Low Voltage Differential Signaling (LVDS)

Switches about 1.2V at very fast edge speeds. Theoretically differential signals should never radiate, but ANY unbalances in line length or routing can cause common-mode currents to form.

Solutions:

  • use flat ferrite chokes
  • shielding the cable and connecting the shield back to digital return in several places at each end of the shield.

Troubleshooting:

  • use ferrite
  • install copper tape to one side of the cable to provide a path for any unbalanced common-mode currents to return to their source.

Shielded Enclosures and Gaskets

Both the compression of the shields and gaps/cracks in the gasket may may affect slot emissions. It’s really a factor of both the manufacturer’s recommended compression, plus how well the gasket installation is designed. Minimize the length of any gaps between any two pieces of metal enclosure. The leakage can be measured using a near field probe and sliding it along all the enclosure seams. Preferable to be done in ALSE chamber.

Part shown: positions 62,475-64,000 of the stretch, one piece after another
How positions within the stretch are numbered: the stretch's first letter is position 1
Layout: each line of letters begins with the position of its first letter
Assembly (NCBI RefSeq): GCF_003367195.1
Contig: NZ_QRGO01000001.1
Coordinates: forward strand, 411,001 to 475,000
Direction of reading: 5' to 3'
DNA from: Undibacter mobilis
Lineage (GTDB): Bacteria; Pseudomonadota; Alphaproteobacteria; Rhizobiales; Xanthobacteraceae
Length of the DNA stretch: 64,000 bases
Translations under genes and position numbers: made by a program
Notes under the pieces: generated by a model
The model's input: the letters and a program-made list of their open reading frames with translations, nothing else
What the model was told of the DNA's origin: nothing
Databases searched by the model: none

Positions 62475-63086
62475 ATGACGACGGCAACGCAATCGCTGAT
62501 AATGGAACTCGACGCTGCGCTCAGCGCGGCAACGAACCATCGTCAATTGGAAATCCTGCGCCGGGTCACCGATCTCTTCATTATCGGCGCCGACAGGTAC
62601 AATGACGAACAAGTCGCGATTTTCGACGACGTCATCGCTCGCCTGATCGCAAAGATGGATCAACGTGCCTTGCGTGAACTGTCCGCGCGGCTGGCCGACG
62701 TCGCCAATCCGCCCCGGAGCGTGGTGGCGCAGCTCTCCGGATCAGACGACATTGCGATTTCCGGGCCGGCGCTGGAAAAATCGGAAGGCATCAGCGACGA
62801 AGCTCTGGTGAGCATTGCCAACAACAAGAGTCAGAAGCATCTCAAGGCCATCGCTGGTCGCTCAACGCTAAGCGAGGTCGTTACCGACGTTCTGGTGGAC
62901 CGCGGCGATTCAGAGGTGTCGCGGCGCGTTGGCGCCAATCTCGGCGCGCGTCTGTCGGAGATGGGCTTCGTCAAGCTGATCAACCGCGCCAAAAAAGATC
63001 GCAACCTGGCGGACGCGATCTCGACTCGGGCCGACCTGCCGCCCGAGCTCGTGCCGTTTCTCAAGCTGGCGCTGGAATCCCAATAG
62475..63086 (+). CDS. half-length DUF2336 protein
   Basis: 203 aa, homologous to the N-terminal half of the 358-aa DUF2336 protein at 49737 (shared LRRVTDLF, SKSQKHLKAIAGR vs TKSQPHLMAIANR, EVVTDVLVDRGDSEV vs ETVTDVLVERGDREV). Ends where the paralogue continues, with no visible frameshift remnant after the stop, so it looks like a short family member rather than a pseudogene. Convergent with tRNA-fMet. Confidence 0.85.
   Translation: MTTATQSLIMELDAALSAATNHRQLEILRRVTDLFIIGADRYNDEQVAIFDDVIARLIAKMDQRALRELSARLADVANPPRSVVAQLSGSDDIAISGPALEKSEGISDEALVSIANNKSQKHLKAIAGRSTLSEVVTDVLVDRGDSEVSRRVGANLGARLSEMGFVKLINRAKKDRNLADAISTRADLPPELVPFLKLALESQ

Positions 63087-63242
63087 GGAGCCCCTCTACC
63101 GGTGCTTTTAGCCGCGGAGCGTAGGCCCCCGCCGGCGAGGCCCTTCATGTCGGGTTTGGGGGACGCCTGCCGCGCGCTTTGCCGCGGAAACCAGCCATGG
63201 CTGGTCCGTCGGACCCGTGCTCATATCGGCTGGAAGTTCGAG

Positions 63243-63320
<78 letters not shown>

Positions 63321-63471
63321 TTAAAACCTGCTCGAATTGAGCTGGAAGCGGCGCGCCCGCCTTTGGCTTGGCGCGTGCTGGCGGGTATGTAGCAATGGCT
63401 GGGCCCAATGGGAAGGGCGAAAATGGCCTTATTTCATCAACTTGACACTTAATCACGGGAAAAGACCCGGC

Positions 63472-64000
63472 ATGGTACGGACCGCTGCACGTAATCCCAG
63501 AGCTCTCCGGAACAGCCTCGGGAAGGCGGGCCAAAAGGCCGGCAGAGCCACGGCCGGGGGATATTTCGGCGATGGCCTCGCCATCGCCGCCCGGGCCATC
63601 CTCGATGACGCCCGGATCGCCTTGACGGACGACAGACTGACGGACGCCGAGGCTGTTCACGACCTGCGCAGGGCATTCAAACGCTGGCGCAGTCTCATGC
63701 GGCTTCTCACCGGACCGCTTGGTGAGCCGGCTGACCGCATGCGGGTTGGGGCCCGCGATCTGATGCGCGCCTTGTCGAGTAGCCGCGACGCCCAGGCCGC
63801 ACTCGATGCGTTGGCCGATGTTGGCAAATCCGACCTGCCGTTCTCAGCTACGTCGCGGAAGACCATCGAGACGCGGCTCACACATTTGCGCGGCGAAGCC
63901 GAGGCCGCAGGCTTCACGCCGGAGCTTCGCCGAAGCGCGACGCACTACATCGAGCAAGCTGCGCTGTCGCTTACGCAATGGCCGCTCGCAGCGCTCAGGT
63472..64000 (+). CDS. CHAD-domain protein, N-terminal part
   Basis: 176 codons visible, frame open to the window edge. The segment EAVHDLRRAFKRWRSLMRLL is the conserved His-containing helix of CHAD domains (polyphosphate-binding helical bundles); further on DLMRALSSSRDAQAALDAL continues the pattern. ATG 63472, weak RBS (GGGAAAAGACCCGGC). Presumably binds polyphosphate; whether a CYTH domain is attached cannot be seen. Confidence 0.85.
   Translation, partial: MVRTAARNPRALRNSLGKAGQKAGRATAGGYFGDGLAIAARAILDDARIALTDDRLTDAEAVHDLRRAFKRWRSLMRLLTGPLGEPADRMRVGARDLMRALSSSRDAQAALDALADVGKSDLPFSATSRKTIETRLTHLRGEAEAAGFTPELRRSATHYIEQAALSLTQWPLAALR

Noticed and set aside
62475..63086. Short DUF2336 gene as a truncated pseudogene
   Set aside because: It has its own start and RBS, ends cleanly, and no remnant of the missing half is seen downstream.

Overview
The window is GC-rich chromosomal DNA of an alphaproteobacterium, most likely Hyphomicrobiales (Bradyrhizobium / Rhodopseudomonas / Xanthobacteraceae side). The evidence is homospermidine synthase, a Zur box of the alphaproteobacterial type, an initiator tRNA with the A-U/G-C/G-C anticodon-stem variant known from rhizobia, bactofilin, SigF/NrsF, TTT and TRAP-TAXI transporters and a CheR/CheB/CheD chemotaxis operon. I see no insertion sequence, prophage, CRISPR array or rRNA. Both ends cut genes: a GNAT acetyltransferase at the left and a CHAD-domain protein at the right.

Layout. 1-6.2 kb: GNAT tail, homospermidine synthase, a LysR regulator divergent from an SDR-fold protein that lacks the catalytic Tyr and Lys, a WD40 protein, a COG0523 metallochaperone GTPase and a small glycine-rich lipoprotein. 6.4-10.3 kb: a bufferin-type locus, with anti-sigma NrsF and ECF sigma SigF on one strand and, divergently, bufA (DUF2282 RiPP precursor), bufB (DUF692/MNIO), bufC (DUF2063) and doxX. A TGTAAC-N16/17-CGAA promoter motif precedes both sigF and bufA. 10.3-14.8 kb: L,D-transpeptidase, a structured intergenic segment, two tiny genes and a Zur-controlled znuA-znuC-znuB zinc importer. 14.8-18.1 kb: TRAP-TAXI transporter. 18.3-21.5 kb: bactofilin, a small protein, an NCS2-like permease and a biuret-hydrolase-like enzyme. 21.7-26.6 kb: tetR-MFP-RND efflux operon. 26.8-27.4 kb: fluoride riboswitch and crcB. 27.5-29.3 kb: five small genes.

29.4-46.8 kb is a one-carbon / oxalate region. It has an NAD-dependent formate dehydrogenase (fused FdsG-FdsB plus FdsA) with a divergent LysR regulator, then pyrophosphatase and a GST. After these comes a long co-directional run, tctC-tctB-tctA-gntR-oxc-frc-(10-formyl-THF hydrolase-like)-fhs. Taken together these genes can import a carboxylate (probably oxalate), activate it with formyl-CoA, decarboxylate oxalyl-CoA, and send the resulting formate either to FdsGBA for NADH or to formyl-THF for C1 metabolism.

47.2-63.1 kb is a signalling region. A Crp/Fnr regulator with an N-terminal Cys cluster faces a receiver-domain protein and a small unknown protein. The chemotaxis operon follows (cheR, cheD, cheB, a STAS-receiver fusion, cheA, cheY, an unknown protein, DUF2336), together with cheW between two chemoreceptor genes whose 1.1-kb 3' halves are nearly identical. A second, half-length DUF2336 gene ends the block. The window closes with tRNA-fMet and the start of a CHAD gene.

Earth Grounding Rod

In EMC testing is needed for establishing a voltage reference, discharge high transient voltages, static discharge, personnel safety.

 

Pigtail connectors 

Are an insulation displacement connector that are filled with a di-electric grease to prevent moisture from getting inside the connector. No need to strip the ends of  the wires, just insert them into the connector, then squeeze the blue cap down with a pair of pliers.

Connectors